Teague looking like floor leader UK needs; more from rout of Gators
Freshman Marquis Teague has cut down on his shots and is thinking pass first
Anthony Davis is America's top defender, but is he the national player of the year?
It was hard to watch this rout and not feel UK is the frontrunner to win national title
What we learned from Kentucky's 78-58 win over Florida on Tuesday at Rupp Arena:
The Marquis Teague Project is making progress. John Calipari does this every year. He takes a five-star recruit with all the physical tools to be a great point guard, and melds him into someone who can actually run a team. The first few months with Teague were a real struggle, though, and the Wildcats were sometimes winning despite him. It's clear he's not John Wall or Brandon Knight, but on Tuesday, Teague finally looked like a guy who might be able to pilot a title team.
He knocked down a few threes, finishing with 12 points, but most importantly, he took the fewest shots (six) of any of the top six players in UK's rotation and finished with a season-high 10 assists against five turnovers. That is the ideal version of Teague: A floor general who thinks pass (or lob) first, gets Anthony Davis and Doron Lamb heavily involved in the offense, and scores only like a role player.
After the game, Teague told the Louisville Courier-Journal, "We enjoy winning, so if I've got to take less shots for us to win, that's what I'm going to do." Calipari's message is getting through, and the chart below is statistical evidence, showing that the five-game running averages of Teague's shot percentage (percent of overall team shots taken while on the floor) and turnover percentage (percent of possessions that end in turnovers) have both been on a relative decline since the Louisville game on Dec. 31.
Davis remains the most enjoyable player to watch in America, in small part because of his lob-collection skills (if L.A. is Lob City, Lexington is Lob U), but mostly because he might be the best defensive player we've seen in college basketball this decade. He had four blocks to raise his season total to 116, and freaked out Florida -- the nation's No. 2 most-efficient offense -- so much that it shot its worst effective field-goal percentage of the season, at 39.7.
Is Davis the national player of the year? I'm hesitant to go that far yet, just because we have two other deserving candidates who dominate their team's offenses and make huge contributions on the defensive glass. Those would be Kansas' Thomas Robinson and Ohio State's Jared Sullinger. Davis dominates on D and is a catch-it-and-dunk-it dude* on offense. He's amazing at that, but T-Rob and Sullinger work like mad to create offense in the post, which has to count for something.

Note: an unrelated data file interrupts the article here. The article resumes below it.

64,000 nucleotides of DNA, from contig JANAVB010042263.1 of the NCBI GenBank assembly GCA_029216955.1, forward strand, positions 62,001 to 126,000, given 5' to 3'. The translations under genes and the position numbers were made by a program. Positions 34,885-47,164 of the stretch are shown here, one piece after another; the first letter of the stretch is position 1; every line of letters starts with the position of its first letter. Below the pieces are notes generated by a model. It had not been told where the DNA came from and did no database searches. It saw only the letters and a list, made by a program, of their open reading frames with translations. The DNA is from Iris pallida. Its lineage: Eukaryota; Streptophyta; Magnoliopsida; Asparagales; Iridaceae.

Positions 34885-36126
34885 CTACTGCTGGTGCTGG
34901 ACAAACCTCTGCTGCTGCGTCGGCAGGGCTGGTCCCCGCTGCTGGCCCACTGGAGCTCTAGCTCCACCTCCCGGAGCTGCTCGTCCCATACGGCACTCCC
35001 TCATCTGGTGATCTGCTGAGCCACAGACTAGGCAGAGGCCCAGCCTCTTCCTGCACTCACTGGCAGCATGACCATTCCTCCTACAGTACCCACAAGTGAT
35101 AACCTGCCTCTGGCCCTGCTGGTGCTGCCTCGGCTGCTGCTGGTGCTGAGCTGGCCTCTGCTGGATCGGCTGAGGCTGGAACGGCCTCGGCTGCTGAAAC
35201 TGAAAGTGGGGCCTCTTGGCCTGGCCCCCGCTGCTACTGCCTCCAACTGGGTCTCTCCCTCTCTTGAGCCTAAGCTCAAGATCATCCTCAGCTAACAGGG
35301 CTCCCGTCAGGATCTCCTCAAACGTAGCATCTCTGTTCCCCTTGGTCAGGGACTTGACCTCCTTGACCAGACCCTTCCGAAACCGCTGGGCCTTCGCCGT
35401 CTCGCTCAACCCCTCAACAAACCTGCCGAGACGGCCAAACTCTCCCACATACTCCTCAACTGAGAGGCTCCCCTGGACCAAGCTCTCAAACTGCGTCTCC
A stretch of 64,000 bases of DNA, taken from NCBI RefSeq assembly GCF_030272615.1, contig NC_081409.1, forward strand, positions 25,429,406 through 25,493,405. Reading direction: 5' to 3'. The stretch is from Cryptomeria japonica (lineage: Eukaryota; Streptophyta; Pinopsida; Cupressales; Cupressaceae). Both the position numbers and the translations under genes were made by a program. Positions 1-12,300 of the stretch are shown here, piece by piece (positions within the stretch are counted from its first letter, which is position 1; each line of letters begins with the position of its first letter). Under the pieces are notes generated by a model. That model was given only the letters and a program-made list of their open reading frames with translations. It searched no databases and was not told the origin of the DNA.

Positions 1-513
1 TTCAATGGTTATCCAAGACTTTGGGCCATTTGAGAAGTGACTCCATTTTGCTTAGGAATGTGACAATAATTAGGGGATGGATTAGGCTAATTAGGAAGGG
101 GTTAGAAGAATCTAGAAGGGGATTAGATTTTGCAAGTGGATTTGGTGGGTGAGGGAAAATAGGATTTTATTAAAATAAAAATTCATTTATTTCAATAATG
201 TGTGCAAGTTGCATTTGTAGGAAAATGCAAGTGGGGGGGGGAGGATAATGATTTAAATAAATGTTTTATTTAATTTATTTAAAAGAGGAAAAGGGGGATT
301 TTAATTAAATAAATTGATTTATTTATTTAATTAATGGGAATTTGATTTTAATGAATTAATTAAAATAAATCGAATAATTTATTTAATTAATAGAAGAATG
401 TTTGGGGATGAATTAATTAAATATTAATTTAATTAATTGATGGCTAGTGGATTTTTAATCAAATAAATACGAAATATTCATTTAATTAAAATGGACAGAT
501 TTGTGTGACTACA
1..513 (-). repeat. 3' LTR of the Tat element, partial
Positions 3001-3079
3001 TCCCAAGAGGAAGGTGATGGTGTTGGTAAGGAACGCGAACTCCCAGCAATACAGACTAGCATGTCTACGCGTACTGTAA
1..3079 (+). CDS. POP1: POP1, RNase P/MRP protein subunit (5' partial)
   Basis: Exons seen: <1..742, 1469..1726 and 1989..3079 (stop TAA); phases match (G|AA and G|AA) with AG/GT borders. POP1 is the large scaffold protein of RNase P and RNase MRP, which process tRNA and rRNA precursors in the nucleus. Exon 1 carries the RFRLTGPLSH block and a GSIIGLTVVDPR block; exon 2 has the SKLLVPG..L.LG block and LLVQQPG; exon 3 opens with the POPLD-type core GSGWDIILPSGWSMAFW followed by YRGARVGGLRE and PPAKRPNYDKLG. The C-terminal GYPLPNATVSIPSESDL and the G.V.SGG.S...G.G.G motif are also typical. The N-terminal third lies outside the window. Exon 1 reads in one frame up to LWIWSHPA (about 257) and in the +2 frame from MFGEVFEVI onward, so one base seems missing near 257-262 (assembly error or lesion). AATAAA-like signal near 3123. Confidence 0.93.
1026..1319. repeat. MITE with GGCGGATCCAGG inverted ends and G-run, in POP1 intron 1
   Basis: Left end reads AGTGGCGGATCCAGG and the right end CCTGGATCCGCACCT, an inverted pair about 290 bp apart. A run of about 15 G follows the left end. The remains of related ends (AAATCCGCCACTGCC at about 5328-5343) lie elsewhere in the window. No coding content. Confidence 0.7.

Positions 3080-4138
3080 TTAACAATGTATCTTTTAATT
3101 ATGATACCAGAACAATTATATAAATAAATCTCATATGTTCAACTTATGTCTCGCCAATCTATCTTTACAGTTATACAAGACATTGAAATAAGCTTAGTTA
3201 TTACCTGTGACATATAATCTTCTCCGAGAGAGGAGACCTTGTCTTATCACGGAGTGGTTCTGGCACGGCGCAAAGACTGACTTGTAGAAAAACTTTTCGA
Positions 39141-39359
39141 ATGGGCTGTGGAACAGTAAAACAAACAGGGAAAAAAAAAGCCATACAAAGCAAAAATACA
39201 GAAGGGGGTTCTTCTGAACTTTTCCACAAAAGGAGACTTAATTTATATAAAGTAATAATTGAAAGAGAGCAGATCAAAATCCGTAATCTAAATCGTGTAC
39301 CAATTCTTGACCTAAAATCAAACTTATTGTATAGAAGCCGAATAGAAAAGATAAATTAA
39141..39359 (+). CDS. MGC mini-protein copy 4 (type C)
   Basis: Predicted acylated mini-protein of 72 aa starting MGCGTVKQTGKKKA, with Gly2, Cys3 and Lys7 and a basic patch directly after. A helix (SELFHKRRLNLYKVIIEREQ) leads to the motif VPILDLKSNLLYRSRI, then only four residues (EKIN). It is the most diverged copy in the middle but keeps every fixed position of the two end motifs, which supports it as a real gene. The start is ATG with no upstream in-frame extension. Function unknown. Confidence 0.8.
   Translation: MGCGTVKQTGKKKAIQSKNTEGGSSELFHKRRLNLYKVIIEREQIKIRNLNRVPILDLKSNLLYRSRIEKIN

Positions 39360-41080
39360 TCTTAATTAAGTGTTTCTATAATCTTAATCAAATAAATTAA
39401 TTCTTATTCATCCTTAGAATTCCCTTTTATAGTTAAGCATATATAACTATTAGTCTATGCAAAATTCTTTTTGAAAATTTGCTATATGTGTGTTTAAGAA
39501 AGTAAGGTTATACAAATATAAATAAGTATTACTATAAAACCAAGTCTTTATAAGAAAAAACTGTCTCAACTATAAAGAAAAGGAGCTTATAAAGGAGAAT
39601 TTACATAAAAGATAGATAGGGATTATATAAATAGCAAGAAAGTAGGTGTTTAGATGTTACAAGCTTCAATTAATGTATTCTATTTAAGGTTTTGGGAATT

(* I was looking through Synergy Sports Technology's offensive stats on Davis and this is the one that stuck out: 69.8 percent of his shots are logged as "around the basket non-post-ups." He converts those at an absurd 1.667 PPP. The only star who's semi-similar to Davis is Missouri's Ricardo Ratliffe, who has 60.4 percent of his shots logged as around the basket non-post-ups. Ratliffe converts them at 1.578 PPP, which is a very impressive rate for anyone not named Anthony Davis.)
In some ways, particularly on offense, the Wildcats are an ultra-balanced team. When it comes to intensity level, though, that's not the case. In the UK solar system, freshman Michael Kidd-Gilchrist is the brightly burning sun who gives energy to his orbiting teammates. They feed off his hustle and there are stretches in games where his energy is so great that he takes over.
Consider the impact that MKG had on the first 13 minutes and 31 seconds of the game, during which UK took a 23-17 lead. There were nine offensive rebounds available to the Wildcats, who grabbed four of them. Gilchrist got three of those. There were 16 defensive rebounds available to the Wildcats, who only grabbed nine of them -- but six were pulled down by Gilchrist. It was his hustle that let them take the latter part of the first half, and never look back. He finished with a 13-point, 13-rebound double-double. Although yes, I realize Florida is an awful road team, and yes, I know Kentucky has yet to win a tough, true-road test, it was hard to watch what MKG, Davis and Teague did Tuesday and not leap to the conclusion that the Wildcats are the clear frontrunner in the national title race.